Art Bites: Why Conservation of Velázquez’s ‘Las Meninas’ Caused a Nationwide Uproar

Spaniards argued that only a native could truly understand the pinnacle of Spanish art.

SPAIN - MAY 15: Las Meninas (The Maids of Honour), 1656, by Diego Velazquez (1599-1660), oil on canvas, 318x276 cm. (Photo by DeAgostini/Getty Images); Madrid, Museo Del Prado. (Photo by DeAgostini/Getty Images)

The 17th-century portrait Las Meninas (1656), or “The Maids of Honor,” is universally regarded as Diego Velázquez’s magnum opus, and perhaps the single greatest existing expression of classical Spanish art. Velázquez himself, King Philip IV’s court painter, is regarded as the leading artist of Spain’s 17th- and 18th-century Baroque style. He completed the painting just four years before his death.

“Few paintings in the history of art have generated so many and varied interpretations as this, Velázquez’s culminating work,” wrote art historian Jonathan Brown.

It comes as no surprise, then, that the Spanish public is fiercely protective of its crown jewel. By 1984, a layer of resin varnish applied to seal the painting after a previous restoration had yellowed. When both Spain’s Prime Minister and the Prado Museum’s director invited British-born art conservator John Brealey to clean the work, it caused an uproar.

The art restorer John Brealey works on Diego Velázquez’s masterpiece Las Meninas the Prado Museum studio. Photo: Paco Junquera/Cover/Getty Images.

Brealey, who was the head of conservation at New York’s Metropolitan Museum of Art, had restored several of the world’s greatest paintings, from the Mantegnas in the Queen of England’s collection to the Metropolitan’s Raphael altarpiece. He agreed to clean Las Meninas but refused to accept a fee for his labors. He spent weeks working on the 10½-foot-tall masterpiece, sequestered in a room at Madrid’s Prado Museum that was sealed off from the rest of the building.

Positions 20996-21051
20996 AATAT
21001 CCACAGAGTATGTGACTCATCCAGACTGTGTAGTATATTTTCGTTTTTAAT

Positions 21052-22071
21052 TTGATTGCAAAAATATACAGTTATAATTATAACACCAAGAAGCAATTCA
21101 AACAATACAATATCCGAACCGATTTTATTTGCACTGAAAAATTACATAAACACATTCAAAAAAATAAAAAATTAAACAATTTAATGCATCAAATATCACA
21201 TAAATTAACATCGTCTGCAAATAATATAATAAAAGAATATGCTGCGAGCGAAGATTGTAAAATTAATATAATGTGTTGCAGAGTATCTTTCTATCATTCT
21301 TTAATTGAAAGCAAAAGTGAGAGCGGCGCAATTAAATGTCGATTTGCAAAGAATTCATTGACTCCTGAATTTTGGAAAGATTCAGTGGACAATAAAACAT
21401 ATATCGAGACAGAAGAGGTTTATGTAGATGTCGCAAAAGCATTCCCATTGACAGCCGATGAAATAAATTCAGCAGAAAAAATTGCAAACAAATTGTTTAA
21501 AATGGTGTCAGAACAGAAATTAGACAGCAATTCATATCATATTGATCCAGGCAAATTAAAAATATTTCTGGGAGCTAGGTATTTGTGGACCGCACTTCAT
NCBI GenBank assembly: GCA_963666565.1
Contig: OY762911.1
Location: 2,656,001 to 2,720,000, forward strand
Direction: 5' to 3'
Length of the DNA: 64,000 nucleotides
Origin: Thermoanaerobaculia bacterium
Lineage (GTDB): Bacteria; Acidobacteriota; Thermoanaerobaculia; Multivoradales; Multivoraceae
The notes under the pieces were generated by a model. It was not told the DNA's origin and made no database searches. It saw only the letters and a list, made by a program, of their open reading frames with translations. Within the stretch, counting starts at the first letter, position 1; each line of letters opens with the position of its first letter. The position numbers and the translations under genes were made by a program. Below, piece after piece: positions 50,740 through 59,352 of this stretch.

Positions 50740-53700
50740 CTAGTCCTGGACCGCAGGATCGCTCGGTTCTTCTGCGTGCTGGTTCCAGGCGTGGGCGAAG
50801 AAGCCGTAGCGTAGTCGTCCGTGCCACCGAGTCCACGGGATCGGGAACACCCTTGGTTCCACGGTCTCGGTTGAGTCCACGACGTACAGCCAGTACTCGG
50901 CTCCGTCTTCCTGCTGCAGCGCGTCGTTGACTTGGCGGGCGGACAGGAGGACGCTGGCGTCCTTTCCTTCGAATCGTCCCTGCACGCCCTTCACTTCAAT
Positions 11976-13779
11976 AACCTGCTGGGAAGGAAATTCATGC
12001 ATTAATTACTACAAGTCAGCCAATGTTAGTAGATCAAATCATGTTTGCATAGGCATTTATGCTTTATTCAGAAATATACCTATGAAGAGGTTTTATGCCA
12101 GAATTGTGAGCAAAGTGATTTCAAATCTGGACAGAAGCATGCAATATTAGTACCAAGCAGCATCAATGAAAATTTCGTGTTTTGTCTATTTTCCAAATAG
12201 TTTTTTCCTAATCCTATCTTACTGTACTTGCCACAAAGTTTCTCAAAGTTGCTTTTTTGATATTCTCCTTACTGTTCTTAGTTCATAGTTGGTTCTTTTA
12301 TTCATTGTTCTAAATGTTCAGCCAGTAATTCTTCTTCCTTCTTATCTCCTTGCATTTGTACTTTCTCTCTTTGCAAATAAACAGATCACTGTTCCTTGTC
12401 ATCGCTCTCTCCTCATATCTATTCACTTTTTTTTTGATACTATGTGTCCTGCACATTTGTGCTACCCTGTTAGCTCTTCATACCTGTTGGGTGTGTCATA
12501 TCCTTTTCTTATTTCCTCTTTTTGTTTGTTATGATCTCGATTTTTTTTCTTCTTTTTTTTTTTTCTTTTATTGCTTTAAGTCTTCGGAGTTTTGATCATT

The Spanish press criticized Brealey at every opportunity, arguing that only someone born and raised in Spain could truly comprehend, and be allowed to handle, such an iconic piece of their culture. One day, a small riot broke out outside the room where Brealey was working. A professor of fine arts and his students demanded to see the painting and stop its cleaning, claiming they had seen lifted paint in cotton swabs used by Brealey. Fearing an angry mob, the conservator stopped for the day and fled the scene.

Diego Velázquez, Las Meninas (The Maids of Honor), 1656. Detail. Photo: DeAgostini/Getty Images.

In an interview with the Museo del Prado, George Bissaca, conservator emeritus at the Metropolitan Museum, described the psychological, emotional, and even physical consequences Brealey suffered for his involvement in the project.

“People were so incensed of the fact that a foreigner was invited to work on the greatest expression of Spanish painting… In the press, there would be terrible attacks on him, all the time,” he said. “But he did a beautiful job anyhow… but it cost him a lot. I think he never really recovered from the shock of all that… Many people think that his stroke was a result of that stress.” Brealey died from “complications after the amputation of a leg following a stroke,” according to his obituary in the New York Times.

On his final day working on Las Meninas, Brealey surprised the Prado’s team of young restorers by inviting them to apply the final coat of resin. In the end, the public celebrated Brealey’s achievement. The painting was moved from the dimly lit room where it was formerly displayed and was put on exhibit in a special basement gallery. A 1984 Times article commemorates Brealey’s reception of the Gold Medal for Achievement in the Fine Arts, one of Spain’s most prestigious awards. According to the article, “The medal was given to Mr. Brealey Wednesday by King Juan Carlos at a ceremony in the Prado that was attended by many leading figures in the arts in Spain.”

Brealey later quipped that the medal  “should have been awarded for valor under fire.”

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